The third-quarter earnings reported by Nike Thursday afternoon were mixed -- a drop in revenue but dramatic increases in digital sales -- as the retailer struggled with challenges from the pandemic. But bad news seemingly was about to follow when just a few hours later it was reported that the company also made a round of layoffs.
The layoffs were not mentioned in the company's earnings release, but its hometown newspaper, The Oregonian and the paper's website Oregon Live reported about five hours after the financial announcements that Nike instituted an "unspecified number of recent layoffs" in an effort to build a “flatter, nimbler company
FOX Business reached out to Nike for comment regarding the reported layoffs but is still awaiting a response.
These latest cutbacks were in addition to moves the company announced last year to shave 700 employees off its payroll.
For the quarter, Nike saw its total sales rise to $10.36 billion from $10.1 billion a year earlier. While the number was lower than the $11.02 billion forecast by analysts, it is not a horrible performance given retail's turmoil spurred on by the coronavirus. The athletic outfitter said in a statement that its "revenue performance was impacted by disruption related to the Covid-19 pandemic."
Fortunately, before the pandemic changed the world at large, the Beaverton, Oregon-based company had started adding muscle to its direct-to-consumer business. As a result, the shutdown of third-party brick-and-mortar retail did not dent Nike's armor. Nike Direct -- which operates both digital outlets and a network of company-owned stores -- registered a 20% increase in sales pulling in $4 billion. Its digital operations alone saw revenue soar 59%
“NIKE's brand momentum is as strong as ever and we are driving focused growth against our largest opportunities,” Nike Chief Financial officer Matt Friend said in a statement. “We continue to see the value of a more direct, digitally-enabled strategy, fueling even greater potential for NIKE over the long term.”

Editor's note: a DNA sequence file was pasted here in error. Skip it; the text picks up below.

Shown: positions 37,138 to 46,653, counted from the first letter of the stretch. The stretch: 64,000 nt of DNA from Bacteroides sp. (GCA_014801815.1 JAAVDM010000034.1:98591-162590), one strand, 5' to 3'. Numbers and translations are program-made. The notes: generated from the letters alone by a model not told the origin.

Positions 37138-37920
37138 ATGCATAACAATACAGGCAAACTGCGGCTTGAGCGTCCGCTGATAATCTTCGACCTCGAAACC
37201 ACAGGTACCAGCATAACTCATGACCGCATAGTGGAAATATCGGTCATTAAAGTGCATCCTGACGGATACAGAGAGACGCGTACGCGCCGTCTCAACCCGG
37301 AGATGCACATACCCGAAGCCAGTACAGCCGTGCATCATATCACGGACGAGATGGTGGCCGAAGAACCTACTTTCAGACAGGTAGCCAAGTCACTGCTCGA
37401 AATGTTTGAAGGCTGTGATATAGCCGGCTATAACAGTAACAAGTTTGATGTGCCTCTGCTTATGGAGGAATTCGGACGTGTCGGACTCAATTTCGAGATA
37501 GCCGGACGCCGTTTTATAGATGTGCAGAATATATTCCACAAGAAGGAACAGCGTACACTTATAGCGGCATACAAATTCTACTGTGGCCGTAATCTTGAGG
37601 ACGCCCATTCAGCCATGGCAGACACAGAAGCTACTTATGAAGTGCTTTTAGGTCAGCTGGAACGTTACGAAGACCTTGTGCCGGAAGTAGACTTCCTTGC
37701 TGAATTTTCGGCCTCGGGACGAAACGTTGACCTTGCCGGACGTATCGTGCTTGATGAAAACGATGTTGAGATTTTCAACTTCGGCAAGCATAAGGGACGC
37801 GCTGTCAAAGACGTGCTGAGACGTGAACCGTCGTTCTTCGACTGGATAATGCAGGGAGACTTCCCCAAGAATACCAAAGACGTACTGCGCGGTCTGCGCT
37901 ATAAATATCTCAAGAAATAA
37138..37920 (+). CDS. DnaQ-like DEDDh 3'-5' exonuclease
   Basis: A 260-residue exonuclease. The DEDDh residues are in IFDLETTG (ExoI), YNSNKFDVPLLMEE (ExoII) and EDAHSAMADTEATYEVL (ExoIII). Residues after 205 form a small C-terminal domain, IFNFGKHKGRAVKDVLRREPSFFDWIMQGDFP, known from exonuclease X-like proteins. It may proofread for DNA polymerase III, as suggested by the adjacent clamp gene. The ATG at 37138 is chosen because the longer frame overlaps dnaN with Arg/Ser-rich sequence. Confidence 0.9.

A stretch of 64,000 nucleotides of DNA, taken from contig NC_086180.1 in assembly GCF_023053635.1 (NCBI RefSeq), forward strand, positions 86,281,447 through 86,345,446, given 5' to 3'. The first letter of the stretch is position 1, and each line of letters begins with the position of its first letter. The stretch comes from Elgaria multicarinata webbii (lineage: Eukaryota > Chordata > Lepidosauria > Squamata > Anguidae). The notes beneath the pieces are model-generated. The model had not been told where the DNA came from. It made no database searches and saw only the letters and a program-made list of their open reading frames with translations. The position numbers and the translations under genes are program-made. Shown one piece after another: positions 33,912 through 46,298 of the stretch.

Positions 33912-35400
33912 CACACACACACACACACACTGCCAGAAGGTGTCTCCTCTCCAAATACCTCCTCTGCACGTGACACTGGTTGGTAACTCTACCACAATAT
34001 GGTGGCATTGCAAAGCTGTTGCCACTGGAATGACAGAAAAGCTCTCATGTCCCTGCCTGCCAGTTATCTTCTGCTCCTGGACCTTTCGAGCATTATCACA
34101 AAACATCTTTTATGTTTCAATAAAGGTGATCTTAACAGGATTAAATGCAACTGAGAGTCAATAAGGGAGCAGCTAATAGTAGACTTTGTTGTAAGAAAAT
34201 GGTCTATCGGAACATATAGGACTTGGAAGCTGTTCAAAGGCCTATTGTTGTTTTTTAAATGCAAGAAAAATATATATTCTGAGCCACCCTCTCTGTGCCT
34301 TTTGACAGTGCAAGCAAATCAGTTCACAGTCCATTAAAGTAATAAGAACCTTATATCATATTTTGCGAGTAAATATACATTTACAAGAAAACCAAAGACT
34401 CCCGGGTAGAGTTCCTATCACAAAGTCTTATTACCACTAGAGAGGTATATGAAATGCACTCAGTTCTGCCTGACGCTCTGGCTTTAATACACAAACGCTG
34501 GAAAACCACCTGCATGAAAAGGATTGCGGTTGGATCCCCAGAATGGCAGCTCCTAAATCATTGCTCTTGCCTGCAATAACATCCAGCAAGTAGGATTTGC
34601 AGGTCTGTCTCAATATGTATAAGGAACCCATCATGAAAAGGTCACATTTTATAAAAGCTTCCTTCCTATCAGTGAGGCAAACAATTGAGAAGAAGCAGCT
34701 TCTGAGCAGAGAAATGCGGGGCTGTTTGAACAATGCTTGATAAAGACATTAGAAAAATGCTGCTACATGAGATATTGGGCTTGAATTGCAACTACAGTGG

Still, the company faces challenges as it tries to bounce back from a difficult 2020.
North American revenue dropped 10% with Nike suffering the same supply chain challenges -- from the U.S. port congestion to global container shortages -- as other multi-national corporations. In addition, retail sales in Europe, the Middle East, and Africa (EMEA) saw a decline with approximately 45% percent of NIKE-owned stores experiencing mandatory COVID-19 closures for the last two months of the quarter. Currently, about 65% of Nike's EMEA stores are currently open or operating on reduced hours.
Overall, Nike reported net income of $1.4 billion, or 90 cents per share, compared with $847 million, or 53 cents per share, a year ago.
Nike also announced it would resume share repurchases after halting its stock buyback program last March to "maximize liquidity during the COVID-19 pandemic." Prior to the temporary suspension of the share repurchase program, a total of 45.2 million shares had been repurchased under the program for approximately $4 billion.
In the third quarter, Nike paid shareholders $434 million in dividends, up 14% compared to the prior year.
Nike shares fell slightly in after-hours trading Thursday following the earnings announcement.